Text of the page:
My purposes only required a small amount of space, as code does not generally take up too much room, so I only made it 10MB. Your mileage may vary of course. There are good tutorials on the Truecrypt web site, and if you like what you see, then please donate to the project.

Once Truecrypt has been installed , created your volume and you have mounted it , you can now create your git repository using standard git commands like so:

git init --bare project.git

You can then take the project you have been working on your local hard drive, and commit it to your new git repo, like so

git remote add origin /media/truecrypt1/git/project.git
git push -u origin master

That's all there is too it, so now I have my puppet git repository where ever I go, and I can very quickly bring a machine up to my requirements with all the settings and packages I need to get work done with puppet and a few git commands. It literally saves hours of time, and I can rest easy in the knowledge it is safe in the cloud.

You can obviously use Truecrypt for storing all sorts of other things in the cloud, as I do. If you want to make sure only you can see sensitive data then this a good way to go.

Wednesday, 28 November 2012

Is BYOD the real reason Microsoft has gone out of style?

There is no doubt about it , the younger digital natives think Microsoft is the company of their parents, the tool they used for work and it's boring and out dated.  This reasoning has taken a long time to come about, but with Apple ,Google and Linux constantly chipping away at the thinking that you need Microsoft to do anything it has finally taken hold, and I think for Redmond it is going to get a lot worse.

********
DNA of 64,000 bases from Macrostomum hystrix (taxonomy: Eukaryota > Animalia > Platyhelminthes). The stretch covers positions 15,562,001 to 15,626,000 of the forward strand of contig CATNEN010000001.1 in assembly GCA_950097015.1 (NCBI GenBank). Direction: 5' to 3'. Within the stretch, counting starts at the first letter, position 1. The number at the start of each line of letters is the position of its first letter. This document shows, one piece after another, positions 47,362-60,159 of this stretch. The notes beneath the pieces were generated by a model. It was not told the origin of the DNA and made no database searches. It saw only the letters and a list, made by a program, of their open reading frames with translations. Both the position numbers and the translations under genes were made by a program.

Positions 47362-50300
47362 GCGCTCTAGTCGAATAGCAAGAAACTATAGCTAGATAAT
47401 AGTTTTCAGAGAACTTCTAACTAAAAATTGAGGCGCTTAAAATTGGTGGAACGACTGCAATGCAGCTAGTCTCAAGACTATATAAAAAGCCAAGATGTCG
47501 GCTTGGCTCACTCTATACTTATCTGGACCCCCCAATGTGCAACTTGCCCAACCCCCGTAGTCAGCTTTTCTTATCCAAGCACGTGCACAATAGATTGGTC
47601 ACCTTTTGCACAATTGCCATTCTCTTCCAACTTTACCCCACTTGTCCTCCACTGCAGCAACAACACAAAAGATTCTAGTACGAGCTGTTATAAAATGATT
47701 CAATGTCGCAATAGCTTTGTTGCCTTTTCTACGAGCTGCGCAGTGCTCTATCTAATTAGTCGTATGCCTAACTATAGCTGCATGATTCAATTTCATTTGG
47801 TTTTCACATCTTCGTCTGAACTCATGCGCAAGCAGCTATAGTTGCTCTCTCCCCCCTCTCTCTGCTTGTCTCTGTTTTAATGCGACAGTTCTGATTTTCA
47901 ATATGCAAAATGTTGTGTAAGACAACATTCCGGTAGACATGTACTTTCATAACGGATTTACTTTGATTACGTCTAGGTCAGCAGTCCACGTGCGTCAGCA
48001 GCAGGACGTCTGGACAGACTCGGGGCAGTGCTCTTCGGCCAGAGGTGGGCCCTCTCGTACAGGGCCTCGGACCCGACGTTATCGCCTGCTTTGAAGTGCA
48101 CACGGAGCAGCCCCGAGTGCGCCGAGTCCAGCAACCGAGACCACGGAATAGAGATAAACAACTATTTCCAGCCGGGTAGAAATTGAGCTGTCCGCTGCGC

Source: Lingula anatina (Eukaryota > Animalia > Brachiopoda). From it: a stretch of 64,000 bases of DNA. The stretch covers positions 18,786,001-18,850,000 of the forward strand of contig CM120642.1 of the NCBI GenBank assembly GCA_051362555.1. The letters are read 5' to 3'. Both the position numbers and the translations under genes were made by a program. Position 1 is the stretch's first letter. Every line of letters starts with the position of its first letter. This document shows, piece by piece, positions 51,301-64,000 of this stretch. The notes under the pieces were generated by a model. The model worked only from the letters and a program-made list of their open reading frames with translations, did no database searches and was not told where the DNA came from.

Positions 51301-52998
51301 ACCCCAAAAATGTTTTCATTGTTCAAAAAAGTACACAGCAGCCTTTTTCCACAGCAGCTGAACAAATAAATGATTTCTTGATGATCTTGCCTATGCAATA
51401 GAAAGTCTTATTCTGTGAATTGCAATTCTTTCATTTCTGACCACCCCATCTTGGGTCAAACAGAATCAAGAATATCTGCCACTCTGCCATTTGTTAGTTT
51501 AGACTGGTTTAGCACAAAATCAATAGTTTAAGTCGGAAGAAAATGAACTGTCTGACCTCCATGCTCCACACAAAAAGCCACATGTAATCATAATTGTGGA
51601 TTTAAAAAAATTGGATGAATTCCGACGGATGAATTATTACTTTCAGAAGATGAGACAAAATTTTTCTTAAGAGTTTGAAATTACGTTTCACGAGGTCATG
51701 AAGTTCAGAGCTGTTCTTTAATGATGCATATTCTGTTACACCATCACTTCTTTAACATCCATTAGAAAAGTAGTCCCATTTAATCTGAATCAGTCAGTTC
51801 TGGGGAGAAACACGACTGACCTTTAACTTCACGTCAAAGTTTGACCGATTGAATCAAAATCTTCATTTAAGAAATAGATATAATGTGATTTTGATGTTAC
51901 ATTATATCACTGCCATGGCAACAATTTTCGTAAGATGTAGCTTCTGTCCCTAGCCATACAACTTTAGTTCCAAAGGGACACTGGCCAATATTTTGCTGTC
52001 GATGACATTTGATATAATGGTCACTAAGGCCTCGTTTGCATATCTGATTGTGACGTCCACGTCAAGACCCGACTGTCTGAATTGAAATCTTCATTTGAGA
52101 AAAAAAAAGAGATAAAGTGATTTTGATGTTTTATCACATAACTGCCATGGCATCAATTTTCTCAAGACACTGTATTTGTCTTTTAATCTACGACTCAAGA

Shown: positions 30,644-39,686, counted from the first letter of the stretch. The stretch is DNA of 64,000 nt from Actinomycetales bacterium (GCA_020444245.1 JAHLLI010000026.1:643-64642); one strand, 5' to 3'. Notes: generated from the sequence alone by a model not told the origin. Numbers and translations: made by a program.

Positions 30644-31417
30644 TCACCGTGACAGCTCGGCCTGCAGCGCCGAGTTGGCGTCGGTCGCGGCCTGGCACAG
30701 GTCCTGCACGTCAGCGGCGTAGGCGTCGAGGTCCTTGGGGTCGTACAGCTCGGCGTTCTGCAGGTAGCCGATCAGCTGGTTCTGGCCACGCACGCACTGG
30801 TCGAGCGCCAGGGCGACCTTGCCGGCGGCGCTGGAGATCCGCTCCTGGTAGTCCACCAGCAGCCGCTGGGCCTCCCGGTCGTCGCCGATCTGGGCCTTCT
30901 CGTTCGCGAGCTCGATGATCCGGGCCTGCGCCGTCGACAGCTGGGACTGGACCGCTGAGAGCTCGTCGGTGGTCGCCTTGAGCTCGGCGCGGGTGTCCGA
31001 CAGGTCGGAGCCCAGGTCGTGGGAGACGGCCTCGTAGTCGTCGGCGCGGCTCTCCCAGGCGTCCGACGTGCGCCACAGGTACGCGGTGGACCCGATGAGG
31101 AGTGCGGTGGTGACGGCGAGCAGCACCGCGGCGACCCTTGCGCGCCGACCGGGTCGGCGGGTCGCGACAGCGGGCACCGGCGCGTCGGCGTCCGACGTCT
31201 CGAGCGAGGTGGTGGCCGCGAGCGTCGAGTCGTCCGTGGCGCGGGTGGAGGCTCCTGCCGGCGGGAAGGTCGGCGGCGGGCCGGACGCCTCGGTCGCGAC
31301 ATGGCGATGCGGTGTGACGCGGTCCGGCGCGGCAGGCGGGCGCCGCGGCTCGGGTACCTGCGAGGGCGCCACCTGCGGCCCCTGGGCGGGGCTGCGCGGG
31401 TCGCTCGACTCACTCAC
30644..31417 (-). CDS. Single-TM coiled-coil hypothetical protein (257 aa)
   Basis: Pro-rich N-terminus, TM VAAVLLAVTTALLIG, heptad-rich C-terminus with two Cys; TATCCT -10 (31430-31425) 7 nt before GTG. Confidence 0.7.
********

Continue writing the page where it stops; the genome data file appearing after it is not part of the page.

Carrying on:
You don't have to look far to see the signs of this , with young people using smartphones far more often than they use any other form of IT device. When they do turn to a laptop, they would prefer to use an Apple or Tablet than anything else. Windows 8 has not been the huge success it was supposed to be, and the Windows 8 Phone has been a complete flop plus the ARM based tablet has been slow to sell. To be honest , in a group of young people you will never see one in action, perhaps just the older IT users. That is part of the problem Microsoft is now seen as the old peoples platform , it's not what younger people want.

Now with the introduction of Bring Your Own Device - BYOD - into the corporate environment, Microsoft has never seen such pressure. People want to use their iPhone and Android phones to access the company data, and their tablets need to work too. They are far more likely to own an Apple, and these need to access the company network and data too. In the past they were given whatever the company wanted, normally with Microsoft , and they just used it. This is now not the case in a lot of cases, so people will not be forced to use anything they don't like.

An increasing large number of people are getting there work done, with the iPhone, iPad, Galaxy S III Android phone. I happily use Ubuntu Linux on the desktop, an iPad and an Android phone , with no Microsoft in sight. This is partly due to the switch to cloud based applications and the market dominance now of Google Chrome and Firefox. These are desktop platform neutral so you can run them on virtually anything. The availability of good apps on the other platforms that let you get work done has also increased, and will continue to become more compelling.

Some analysts are calling this the post PC era, and I can see for a large part of the population that is now true, and will increase. New tablet devices arrive almost daily from India and China at ever reduced prices, and Google is bringing the price of laptops down to rock bottom prices with Google Chromebooks. Smartphones are getting bigger screens and more powerful with each iteration, I can see docking stations for these devices becoming more popular.

The future will be different to what we have known in IT, and Microsoft will be playing a significantly reduced role in it. This is great, as I have never liked their monopoly , and active competition is good for the consumer.